Thirty-six times in the New Testament we see a recurring word pattern—an action verb followed by the words one another. In English grammar this phrase is called a reciprocal pronoun—I am to act a certain way toward you and you should act the same way toward me. For instance, we’re told to encourage one another, accept one another, comfort one another, honor one another (and 32 other phrases).
In the book I wrote on these actions (Love One Another: 20 Practical Lessons) I suggested that all of us should give all the one anothers to all people at all times. In short, give all to all.
- These phrases are commands for us to obey; we can’t opt out and choose not to participate.
- I shouldn’t pick and choose which of the one anothers I’ll give (for instance: I’ll encourage people but not accept them).
- I shouldn’t show favoritism as to whom I give them to (for instance: I’ll encourage some people but not others).
- I should willingly dispense these acts of grace all the time (for instance, I shouldn’t have the attitude: “I’ll give these when I’m feeling good but not when I’m upset.”
But there is one exception to the “give all to all” guideline; there is one “one another” that can be sparingly dispensed: “Be devoted to one another” (Romans 12:10).
The Greek word for “devotion” is philostorgos, which means “to cherish one’s kindred, to be fond of, to be fraternal toward others, tenderly loving, and tenderly affectionate.” Devotion implies a deep level of commitment. It is, perhaps, the only One Another that we can ration out.
Through the years, I have developed a deep sense of devotion to certain individuals, but not to everyone. My highest devotion is to my wife, children, and grandchildren. Even among my friends, I am more devoted to some than others.
Jesus did the same. He had a small group of people he was deeply devoted to: his twelve disciples. Among the twelve, there were three men in whom he confided the most: Peter, James, and John. Some would even suggest he was closest to John. He didn’t love these three men more than the others, but he did spend more time with them, allowing them to know him in ways the others didn’t. They were invited to be with Christ on the Mount of Transfiguration, perhaps the highlight of his earthly ministry, and in the Garden of Gethsemane, arguably the lowest point in his life. Jesus didn’t have favorites, but he did have intimates. He loved the world, taught thousands, but was devoted to a few.
Likewise, it’s okay for us to be selective as to whom we’re devoted to. On a practical level, it would be impossible for us to express devotion to the hundreds of people we’re acquainted with. A sense of devotion can be reserved for a few.
I am devoted to my family. I’ve jokingly told my wife, “If you ever leave me, I’m going with you.” I’m devoted to my two daughters; through life’s ups and downs, I’ll be their faithful father. I’m devoted to my son-in-law and his daughter. Five years ago, my grandson entered my scope of devotion. As a leader, I’m devoted to members of my team. I have hundreds of good friends and feel devoted to some but not all of them.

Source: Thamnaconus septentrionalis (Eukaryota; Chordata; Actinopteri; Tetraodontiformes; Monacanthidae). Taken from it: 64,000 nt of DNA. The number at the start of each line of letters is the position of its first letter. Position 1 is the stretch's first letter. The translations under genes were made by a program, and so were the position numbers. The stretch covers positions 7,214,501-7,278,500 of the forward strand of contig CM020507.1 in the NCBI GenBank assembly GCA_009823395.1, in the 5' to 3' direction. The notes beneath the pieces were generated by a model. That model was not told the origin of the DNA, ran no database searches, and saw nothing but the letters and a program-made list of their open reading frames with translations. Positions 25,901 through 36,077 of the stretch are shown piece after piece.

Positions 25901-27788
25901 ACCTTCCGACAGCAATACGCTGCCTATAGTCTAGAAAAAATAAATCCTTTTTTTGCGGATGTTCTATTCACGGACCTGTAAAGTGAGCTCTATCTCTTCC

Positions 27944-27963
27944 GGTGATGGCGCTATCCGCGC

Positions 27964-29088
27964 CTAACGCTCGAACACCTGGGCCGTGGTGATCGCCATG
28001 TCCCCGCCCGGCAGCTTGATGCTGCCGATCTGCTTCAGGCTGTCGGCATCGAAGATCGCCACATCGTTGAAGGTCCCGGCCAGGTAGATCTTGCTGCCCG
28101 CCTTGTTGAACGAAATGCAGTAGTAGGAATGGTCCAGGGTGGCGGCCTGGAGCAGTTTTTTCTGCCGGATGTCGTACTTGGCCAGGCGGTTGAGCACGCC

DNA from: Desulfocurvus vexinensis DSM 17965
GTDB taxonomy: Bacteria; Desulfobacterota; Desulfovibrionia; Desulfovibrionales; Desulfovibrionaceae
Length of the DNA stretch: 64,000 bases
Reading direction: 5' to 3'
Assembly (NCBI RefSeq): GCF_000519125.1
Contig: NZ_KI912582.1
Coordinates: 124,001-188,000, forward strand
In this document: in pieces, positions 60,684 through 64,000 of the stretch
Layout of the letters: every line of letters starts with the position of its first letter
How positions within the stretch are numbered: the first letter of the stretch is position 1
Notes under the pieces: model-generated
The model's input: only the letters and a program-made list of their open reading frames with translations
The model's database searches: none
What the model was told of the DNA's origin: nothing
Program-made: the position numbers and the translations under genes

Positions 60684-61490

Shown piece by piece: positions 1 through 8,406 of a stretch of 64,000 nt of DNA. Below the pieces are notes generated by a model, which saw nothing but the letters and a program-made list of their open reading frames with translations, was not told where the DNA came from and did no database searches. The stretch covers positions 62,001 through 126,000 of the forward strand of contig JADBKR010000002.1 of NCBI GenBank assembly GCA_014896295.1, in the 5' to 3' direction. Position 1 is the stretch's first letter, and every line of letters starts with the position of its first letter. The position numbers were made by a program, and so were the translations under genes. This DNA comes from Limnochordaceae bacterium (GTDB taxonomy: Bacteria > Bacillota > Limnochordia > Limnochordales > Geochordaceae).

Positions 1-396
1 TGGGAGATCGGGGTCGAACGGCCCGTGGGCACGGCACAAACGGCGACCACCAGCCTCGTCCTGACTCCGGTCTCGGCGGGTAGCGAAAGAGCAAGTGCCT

Devotion is expressed in these terms:
- Value — “I highly value you; you are important to me.”
- Commitment — “I am committed to you; I pledge to be lovingly involved in your life.”
- Long-term commitment — “I’m in this relationship for the long haul. I’ll walk with you through good times and bad. We’re friends for life.”
- Priority — “My life, like yours, is multifaceted. However, you are a priority to me.
- Meeting needs — “I am aware of your physical and emotional needs and want to be a part of meeting those needs.”
- Faithfulness — “Relationally, I’m going to bind myself to you. I hope my deep commitment will make you feel secure.”
- Vulnerable communication — “I am willing to share with you the deep issues of my life, and you can trust me with the deep concerns of your life. I want to know you in a deep, intimate way.”
- Tenderness — “You are very dear to me.”
- Consistency — “You can count on me to be a consistent source of love and care.”
- Love, even unto death — “I would give my life for you.”
Question: to whom are you devoted? As suggested by the previous list, true devotion requires enormous commitment; have you made such a commitment to a few people?
Soon after Jack Benny died, George Burns was interviewed on TV. “Jack and I had a wonderful friendship for fifty-five years,” Burns said. “Jack never walked out on me when I sang a song, and I never walked out on him when he played the violin. We laughed together, we played together, we worked together, and we ate together. I suppose that for many of those years we talked every single day.”
In a sweet and sincere way, George Gurns and Jack Benny were devoted to each other.
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